Addressing Depression among Women through Action on the Social Determinants of Health in Pakistan: A Literature Review

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Scholarly level: 
Graduate student (Masters)
Date created: 

Depressive disorders constitute a substantial proportion of the global disease burden. These disorders are a major public health concern for both developed and developing countries, with particularly high prevalence observed in Pakistan, especially among women. Despite recognition of the social determinants (SDH) of depression to address mental health globally, Pakistan is lagging behind with poorly implemented mental health policies. This literature review examines the association of the SDH and depression among women in Pakistan. This review confirms a high prevalence of depression among women linked to SDH including poverty, illiteracy, unemployment, lack of social support and housing, inadequate health care access and poor mental health facilities with stigma attached to mental disorders. The findings also reveal a need for a comprehensive mental health policy to integrate mental health services into primary health care and to target mental health care towards underprivileged and marginalised women.  A key component of an integrated approach to address the SDH associated with the growing burden of depression amongst women in Pakistan is a focus on mental health literacy among underprivileged and marginalized women.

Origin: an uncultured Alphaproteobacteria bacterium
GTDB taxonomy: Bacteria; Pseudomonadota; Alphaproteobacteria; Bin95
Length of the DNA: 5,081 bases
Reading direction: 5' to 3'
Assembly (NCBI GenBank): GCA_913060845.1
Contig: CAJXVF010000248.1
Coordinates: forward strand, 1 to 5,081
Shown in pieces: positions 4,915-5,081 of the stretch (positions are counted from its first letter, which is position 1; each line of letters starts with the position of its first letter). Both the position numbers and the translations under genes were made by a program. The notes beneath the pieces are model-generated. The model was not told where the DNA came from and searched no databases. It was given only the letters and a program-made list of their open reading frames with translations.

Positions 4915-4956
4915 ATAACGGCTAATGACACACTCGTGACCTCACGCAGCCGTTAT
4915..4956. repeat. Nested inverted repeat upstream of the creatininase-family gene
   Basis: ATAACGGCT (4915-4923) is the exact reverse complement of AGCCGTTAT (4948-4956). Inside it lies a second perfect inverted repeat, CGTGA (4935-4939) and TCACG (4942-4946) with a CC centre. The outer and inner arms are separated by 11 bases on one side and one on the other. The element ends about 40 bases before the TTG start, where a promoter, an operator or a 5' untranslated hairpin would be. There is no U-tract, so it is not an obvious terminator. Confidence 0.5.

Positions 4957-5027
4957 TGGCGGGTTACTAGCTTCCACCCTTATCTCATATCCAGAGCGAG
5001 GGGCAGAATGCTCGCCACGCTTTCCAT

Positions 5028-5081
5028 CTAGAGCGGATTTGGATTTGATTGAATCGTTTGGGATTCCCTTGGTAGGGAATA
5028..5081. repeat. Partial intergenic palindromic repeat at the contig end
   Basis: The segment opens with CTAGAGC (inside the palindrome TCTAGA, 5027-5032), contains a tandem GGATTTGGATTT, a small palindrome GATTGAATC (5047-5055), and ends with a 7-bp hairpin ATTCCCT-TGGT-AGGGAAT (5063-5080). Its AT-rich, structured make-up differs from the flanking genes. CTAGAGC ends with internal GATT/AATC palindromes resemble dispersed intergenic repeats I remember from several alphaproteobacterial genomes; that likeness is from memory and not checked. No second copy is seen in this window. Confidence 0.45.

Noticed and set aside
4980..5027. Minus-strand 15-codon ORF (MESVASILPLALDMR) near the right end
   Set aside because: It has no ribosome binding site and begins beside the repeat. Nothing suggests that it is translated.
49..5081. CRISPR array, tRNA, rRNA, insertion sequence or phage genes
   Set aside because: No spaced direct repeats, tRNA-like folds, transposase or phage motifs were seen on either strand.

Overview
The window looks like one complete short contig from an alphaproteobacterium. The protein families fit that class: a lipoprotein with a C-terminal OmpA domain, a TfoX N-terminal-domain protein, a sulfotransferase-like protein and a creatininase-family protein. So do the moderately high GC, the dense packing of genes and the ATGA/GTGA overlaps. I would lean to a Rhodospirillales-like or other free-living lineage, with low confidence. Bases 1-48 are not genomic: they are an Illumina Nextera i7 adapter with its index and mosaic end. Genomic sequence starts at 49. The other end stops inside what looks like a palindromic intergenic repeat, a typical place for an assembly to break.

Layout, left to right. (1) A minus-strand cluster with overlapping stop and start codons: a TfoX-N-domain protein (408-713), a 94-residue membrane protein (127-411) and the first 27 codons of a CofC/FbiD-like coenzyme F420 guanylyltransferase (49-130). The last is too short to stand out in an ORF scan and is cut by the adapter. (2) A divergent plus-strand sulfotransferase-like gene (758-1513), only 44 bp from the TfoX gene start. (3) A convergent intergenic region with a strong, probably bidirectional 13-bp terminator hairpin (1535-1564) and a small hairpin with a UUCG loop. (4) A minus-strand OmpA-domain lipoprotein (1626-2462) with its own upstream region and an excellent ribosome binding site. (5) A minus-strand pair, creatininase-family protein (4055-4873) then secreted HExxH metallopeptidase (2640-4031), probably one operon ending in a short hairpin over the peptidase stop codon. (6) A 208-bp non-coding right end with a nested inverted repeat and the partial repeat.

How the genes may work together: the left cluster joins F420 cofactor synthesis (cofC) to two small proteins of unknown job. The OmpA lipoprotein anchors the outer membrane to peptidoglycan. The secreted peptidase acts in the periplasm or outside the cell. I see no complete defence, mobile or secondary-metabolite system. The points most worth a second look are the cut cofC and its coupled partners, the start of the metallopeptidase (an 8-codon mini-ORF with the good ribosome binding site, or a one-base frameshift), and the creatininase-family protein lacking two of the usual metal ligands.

Document type: 
Graduating extended essay / Research project
Copyright remains with the author.
Malcolm Steinberg
Health Sciences: Faculty of Health Sciences